In order to achieve net zero, economies and societies will have to make significant adjustments. Governments, businesses, and enabling institutions can best support many of these adjustments by coordinating actions and by extending planning and investment horizons. All stakeholders must participate in a spirit of unity to make the transition successful. Nevertheless, some stakeholders will bear a greater burden than others as a result of the transition’s responsibilities. The most affected stakeholders may be unlikely to do their part to advance the transition unless real efforts are made to address these effects in a spirit of fairness. Thus, all stakeholders shall play their roles diligently in the transition to net zero.
Roles of Companies
Companies should consider inputting climate risks and impacts into their strategies and decision-making. Some strategies include creating a compelling argument for change, communicating it to others, and upskilling staff to help firms achieve net zero goals while promoting broader societal and economic changes. This action set a strong foundation for the companies to move towards a net-zero transition.
To capture changes in regulations, consumer habits, and investor preferences, companies must continuously develop skills to comprehensively evaluate transition-related risks and opportunities. These skills will enable the companies to plan agile and practical strategies to overcome and capture the risks and opportunities in a net zero economy.
Roles of Finance Institutions
Financial institutions are capable of assisting with large-scale capital reallocation while still managing their own unique risks and opportunities. They will need to consider evaluating and exposing their risks and measuring and promising to reduce funded footprints in the coming years.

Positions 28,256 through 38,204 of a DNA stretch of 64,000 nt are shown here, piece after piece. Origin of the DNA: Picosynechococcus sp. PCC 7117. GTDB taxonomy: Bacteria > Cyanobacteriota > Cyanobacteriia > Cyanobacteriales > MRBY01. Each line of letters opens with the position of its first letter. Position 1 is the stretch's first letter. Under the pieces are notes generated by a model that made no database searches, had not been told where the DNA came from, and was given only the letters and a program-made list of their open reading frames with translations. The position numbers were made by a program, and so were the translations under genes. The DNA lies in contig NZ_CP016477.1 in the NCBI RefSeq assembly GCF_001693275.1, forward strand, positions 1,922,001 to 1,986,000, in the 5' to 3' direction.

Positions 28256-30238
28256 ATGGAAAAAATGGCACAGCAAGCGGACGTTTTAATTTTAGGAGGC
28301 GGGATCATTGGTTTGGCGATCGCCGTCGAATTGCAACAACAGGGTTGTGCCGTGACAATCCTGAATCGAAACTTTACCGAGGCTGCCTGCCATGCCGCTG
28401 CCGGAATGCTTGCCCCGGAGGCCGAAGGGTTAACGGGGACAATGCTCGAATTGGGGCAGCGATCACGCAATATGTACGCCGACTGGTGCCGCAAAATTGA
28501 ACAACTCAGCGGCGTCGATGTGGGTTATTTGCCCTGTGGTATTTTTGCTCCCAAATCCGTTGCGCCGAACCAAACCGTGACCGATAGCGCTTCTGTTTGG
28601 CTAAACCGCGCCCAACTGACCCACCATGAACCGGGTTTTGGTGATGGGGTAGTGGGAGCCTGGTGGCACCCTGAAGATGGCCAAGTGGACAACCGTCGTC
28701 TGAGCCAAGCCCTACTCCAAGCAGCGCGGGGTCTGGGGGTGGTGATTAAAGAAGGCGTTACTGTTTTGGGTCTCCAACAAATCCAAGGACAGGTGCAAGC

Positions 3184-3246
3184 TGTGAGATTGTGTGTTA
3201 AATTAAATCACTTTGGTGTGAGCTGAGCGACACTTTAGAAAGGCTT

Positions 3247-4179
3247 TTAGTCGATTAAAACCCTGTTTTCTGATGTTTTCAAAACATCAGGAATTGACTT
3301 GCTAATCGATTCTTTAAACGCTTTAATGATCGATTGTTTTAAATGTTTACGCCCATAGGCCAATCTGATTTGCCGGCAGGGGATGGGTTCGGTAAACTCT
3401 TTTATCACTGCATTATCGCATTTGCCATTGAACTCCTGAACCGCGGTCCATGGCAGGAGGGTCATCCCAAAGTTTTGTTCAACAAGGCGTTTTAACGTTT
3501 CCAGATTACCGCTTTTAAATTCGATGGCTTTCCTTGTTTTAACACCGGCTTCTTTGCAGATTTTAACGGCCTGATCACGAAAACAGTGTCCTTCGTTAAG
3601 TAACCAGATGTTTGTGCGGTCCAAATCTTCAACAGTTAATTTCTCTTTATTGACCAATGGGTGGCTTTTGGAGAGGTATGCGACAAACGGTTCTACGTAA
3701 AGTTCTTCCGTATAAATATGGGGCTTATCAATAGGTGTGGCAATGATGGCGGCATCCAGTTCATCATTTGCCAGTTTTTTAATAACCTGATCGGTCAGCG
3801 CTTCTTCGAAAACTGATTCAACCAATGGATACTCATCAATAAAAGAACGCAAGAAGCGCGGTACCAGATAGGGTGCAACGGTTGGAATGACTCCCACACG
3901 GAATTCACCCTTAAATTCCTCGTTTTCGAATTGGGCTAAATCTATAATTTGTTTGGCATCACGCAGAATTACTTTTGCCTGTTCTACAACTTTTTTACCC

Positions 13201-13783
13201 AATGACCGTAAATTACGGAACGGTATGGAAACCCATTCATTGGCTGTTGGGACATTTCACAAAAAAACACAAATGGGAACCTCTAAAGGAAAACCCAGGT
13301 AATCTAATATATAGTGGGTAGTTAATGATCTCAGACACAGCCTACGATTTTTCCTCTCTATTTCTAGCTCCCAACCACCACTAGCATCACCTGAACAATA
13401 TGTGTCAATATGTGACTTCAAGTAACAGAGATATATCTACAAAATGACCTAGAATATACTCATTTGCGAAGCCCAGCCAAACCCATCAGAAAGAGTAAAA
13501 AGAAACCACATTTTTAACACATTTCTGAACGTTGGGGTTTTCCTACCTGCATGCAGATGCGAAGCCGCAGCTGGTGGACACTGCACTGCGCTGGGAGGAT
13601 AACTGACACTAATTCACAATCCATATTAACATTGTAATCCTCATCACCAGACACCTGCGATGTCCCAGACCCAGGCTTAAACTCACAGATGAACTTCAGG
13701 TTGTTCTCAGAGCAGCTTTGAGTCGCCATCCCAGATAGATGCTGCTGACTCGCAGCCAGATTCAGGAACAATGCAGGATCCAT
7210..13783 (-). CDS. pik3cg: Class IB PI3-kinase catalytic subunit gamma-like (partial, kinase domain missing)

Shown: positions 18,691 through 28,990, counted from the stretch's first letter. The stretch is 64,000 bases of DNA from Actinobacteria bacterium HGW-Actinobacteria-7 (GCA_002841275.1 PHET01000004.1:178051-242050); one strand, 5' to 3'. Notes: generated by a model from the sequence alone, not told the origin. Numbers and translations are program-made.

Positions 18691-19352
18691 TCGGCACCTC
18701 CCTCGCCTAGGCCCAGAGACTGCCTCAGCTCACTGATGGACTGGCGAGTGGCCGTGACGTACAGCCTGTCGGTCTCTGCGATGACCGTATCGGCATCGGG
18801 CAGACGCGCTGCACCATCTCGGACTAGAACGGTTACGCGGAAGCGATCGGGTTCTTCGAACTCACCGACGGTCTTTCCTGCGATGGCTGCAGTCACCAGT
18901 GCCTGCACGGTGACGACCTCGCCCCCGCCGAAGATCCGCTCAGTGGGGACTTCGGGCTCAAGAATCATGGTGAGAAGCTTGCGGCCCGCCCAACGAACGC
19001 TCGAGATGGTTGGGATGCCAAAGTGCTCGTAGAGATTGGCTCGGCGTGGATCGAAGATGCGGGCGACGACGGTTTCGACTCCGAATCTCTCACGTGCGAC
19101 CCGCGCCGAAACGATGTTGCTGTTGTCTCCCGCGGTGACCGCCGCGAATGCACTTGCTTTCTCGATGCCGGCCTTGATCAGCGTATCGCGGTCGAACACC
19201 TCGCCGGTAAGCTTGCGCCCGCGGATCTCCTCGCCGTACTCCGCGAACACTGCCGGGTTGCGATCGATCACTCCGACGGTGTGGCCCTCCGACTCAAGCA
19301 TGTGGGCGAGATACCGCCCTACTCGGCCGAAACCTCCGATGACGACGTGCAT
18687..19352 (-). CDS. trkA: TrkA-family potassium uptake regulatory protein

Some of the actions that financial institutions can take include evaluating and outlining climate risk. For instance, many regulators and supervisors now mandate that banks evaluate the environmental risks and more plans to begin this requirement.
Secondly, financial institutions may start to commit to emissions measurement and reduction for funding. Financial institutions are pledging more frequently to match their portfolios with 1.5°C or 2.0°C warming targets or to attain net zero funded emissions by a specific deadline. These commitments have begun to be translated into targets for many industries and regions. Financial institutions may find it beneficial to assist those counterparties in their transition plans, such as by offering new financial solutions, counselling them on emission-abatement strategies, and introducing cooperation opportunities.
Roles of Enabling Institutions
To coordinate activity across sectors and locations, it will be essential to have the support of organisations like standard-setters, industry associations, and civil-society coalitions. The requirements of all stakeholders may not be fully satisfied by individual companies and government measures, even though they can support a variety of stakeholders during the transition. Numerous current institutions may need to be redesigned, and new ones may need to be established in order to communicate information, promote capital deployment, manage uneven effects, and coordinate collective action. This is because of the speed and scope of the shift. In addition to gathering stakeholders and promoting collaboration, enabling institutions to play important roles in defining and implementing regulatory standards, tracking, and market processes. They provide a voice to marginalised workers and communities who will be affected by the net zero transition too.
To attain net zero emissions by 2050, the economy will need to undergo a tremendous and intricate shift. A wide range of stakeholders will find the transition problematic since it will result in significant shifts in demand, capital allocation, costs, and employment. However, the costs and disruptions brought on by a less orderly transition to net zero emissions would be much higher, and the transition would stop the continued accumulation of physical risks. The essential question is whether the world can UNITE with the necessary bravery and resolve to the challenges, which will determine the form of the transition.
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